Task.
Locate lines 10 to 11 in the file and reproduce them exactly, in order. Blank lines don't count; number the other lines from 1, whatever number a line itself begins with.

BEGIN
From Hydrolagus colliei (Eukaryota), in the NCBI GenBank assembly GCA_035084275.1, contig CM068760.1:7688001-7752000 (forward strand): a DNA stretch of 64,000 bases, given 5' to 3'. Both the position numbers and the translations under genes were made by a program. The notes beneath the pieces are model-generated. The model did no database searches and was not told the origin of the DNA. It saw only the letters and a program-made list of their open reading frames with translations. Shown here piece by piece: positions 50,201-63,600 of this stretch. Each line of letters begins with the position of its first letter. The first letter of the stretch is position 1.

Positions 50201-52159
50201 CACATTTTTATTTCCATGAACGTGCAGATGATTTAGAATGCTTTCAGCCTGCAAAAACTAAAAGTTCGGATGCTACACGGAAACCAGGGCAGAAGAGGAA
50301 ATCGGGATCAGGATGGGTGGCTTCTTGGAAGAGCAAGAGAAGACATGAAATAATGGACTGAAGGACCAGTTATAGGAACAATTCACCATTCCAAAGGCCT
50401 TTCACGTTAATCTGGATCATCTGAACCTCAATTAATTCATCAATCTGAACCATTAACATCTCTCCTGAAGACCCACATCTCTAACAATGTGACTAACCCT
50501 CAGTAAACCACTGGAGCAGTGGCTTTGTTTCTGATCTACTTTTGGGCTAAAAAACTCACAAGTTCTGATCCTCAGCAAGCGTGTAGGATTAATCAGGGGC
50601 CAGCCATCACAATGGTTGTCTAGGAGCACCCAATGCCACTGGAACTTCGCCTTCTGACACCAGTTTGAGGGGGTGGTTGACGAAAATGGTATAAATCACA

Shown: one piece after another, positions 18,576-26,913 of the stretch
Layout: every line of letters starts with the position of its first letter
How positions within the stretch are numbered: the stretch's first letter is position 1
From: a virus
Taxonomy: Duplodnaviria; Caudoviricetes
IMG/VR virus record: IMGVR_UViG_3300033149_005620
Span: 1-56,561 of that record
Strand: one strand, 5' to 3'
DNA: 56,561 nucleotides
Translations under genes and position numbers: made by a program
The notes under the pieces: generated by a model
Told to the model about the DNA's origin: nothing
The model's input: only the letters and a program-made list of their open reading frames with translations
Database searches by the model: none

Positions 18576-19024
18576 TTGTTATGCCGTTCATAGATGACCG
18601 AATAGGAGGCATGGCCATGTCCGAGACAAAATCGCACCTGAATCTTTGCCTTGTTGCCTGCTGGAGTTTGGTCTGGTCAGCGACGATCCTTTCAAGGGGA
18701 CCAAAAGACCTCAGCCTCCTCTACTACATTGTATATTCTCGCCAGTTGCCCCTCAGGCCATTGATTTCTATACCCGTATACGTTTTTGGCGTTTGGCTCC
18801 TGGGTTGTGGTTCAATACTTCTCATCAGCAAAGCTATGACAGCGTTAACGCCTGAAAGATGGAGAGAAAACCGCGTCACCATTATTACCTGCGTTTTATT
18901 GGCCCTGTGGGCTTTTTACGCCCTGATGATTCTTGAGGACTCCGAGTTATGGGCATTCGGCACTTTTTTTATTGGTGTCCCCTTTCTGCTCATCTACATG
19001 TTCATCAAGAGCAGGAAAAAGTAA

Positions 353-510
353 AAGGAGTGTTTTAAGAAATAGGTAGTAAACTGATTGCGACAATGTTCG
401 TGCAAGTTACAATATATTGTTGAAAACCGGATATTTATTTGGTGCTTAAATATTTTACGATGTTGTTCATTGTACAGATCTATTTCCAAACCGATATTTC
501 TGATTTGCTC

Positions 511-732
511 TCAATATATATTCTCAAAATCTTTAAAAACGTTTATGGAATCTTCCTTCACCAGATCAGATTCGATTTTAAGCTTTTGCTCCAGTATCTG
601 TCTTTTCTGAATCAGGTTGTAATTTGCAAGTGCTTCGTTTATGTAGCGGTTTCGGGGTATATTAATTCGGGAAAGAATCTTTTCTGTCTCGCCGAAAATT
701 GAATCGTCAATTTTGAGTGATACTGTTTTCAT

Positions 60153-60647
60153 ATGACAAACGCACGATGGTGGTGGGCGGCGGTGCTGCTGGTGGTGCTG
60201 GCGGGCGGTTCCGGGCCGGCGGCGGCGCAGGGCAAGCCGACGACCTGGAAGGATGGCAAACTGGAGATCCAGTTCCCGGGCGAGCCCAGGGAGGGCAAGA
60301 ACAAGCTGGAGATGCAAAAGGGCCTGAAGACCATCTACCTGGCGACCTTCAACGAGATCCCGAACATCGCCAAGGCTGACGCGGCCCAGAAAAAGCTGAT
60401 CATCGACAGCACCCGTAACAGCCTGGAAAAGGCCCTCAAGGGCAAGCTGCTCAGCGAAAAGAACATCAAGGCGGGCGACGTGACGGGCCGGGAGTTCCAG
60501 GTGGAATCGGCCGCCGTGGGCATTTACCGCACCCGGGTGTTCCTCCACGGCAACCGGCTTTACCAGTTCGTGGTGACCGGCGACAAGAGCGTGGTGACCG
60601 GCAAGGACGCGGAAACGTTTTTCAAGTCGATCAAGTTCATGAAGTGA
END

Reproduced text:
How positions within the stretch are numbered: the stretch's first letter is position 1
From: a virus